Pieters enrolled in McCormick Theological Seminary, and completed his divinity studies three years later. Shortly after, he was offered a pastoral position at an MCC church in Hartford, Conn. “It was not easy being gay in Hartford at the time,” Pieters said. “There were three suicides in my 45-member congregation in my first year. There were protests outside our church by various groups who thought we shouldn’t exist. Most of the people who came to my church had a hard time in life because they were LGBT, and I tried to help them see that they were good people.”
By 1982, Pieters was physically and spiritually burned out. He left Hartford and moved to Los Angeles. There, his physical malaise became severe illness.
“I had hepatitis, mono, herpes, shingles…. I caught everything as my immune system shut down,” Pieters said. “In 1984, I was diagnosed with stage 4 lymphoma and Kaposi sarcoma, which also gave me my diagnosis of full-blown AIDS. My doctors gave me eight months to live.”
Devastated by his diagnosis, Pieters, then the associate pastor of an MCC church in Hollywood, was invited to preach the upcoming Easter sermon. “It was one of the most valuable gifts anyone has ever given me,” Pieters said. “As I reflected on what it meant to believe in the resurrection of Christ as a person who was about to die of a very stigmatized disease, I thought, ‘If God is greater than the death of Jesus, God is greater than AIDS.’”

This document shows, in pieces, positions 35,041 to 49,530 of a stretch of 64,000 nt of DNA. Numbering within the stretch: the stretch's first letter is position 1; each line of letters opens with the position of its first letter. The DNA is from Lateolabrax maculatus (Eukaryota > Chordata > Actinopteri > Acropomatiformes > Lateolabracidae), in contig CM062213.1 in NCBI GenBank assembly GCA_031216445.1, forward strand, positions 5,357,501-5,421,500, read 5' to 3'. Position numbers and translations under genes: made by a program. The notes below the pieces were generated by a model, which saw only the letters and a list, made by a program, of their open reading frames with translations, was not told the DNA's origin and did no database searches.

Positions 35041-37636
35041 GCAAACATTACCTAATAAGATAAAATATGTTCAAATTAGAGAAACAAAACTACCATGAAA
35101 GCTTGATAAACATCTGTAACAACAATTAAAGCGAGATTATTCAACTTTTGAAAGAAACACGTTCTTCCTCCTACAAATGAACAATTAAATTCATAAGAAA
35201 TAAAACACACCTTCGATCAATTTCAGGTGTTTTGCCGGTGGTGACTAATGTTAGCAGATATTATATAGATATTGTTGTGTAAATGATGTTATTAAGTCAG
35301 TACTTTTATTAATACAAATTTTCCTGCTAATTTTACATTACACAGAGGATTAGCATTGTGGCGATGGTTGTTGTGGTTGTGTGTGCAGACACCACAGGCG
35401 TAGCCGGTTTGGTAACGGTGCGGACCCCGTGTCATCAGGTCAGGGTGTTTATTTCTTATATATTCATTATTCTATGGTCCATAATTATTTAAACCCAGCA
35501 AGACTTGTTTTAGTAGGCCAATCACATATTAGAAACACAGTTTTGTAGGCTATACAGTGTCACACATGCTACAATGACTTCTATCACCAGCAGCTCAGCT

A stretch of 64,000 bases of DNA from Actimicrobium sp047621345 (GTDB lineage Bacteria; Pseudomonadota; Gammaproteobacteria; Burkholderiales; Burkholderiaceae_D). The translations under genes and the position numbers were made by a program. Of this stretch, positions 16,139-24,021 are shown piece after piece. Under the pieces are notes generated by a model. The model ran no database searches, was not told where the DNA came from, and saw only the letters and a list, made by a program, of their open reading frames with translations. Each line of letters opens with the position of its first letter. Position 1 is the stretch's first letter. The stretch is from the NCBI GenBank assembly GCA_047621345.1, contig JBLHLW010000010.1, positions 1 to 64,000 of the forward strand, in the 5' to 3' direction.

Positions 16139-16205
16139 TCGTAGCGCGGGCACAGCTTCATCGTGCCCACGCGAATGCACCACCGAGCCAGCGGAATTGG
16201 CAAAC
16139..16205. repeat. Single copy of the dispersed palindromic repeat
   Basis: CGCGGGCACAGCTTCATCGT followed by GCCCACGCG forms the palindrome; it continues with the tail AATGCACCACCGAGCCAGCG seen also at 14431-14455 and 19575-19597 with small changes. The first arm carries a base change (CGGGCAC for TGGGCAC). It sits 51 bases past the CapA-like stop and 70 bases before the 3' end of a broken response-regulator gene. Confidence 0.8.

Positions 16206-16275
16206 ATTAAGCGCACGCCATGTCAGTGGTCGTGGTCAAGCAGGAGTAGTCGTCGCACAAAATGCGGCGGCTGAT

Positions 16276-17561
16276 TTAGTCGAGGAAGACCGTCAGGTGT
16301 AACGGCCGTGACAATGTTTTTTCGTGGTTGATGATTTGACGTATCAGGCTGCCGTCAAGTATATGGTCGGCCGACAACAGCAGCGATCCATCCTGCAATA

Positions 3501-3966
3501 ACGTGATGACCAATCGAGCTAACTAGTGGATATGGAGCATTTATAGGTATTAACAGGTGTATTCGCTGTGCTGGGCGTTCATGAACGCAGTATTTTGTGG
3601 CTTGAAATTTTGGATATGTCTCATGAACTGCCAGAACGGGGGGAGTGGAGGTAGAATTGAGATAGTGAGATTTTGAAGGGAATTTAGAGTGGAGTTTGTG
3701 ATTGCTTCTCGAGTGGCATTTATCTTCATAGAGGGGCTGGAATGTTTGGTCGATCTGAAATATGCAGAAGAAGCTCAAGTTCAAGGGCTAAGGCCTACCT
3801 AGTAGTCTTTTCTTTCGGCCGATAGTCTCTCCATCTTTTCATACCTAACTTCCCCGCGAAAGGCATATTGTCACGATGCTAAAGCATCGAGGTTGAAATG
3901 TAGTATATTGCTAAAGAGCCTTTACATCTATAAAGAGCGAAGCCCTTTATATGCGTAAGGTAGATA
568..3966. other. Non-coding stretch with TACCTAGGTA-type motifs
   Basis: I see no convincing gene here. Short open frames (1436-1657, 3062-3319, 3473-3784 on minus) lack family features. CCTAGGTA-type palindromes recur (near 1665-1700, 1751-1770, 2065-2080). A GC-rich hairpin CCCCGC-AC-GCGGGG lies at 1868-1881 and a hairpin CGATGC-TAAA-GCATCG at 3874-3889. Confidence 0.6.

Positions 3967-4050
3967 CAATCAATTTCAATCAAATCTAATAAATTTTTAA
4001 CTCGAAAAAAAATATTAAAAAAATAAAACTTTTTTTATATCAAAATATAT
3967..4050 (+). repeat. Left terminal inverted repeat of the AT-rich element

Pieters was also inspired by Dr. Alexandra Levine, who remains his physician to this day. “She told me, ‘You in the church have more to offer than I do in medicine,’” Pieters said. “But she also told me that there are no one-hundred-percents in medicine. If 0.001% of patients survive, why not believe it could be me?”
Bolstered by his faith and his physician, Pieters developed his own unique treatment plan through research and intuition. “I studied vitamins and nutrition, tried to feed my body as well as I could, and exercised every day,” Pieters said. “But most importantly, I enjoyed life.”
In a season of life that would have brought many grief, Pieters leaned in to joy. “I pursued laughter like it was a medicine,” he said. “I would make myself do it two to three times per day—big, hearty belly laughs—just like you would take a medication. I would watch I Love Lucy, M*A*S*H, Golden Girls, Cheers… anything that made me laugh. Finding joy in the face of all the horror that I was experiencing was a gift of grace.”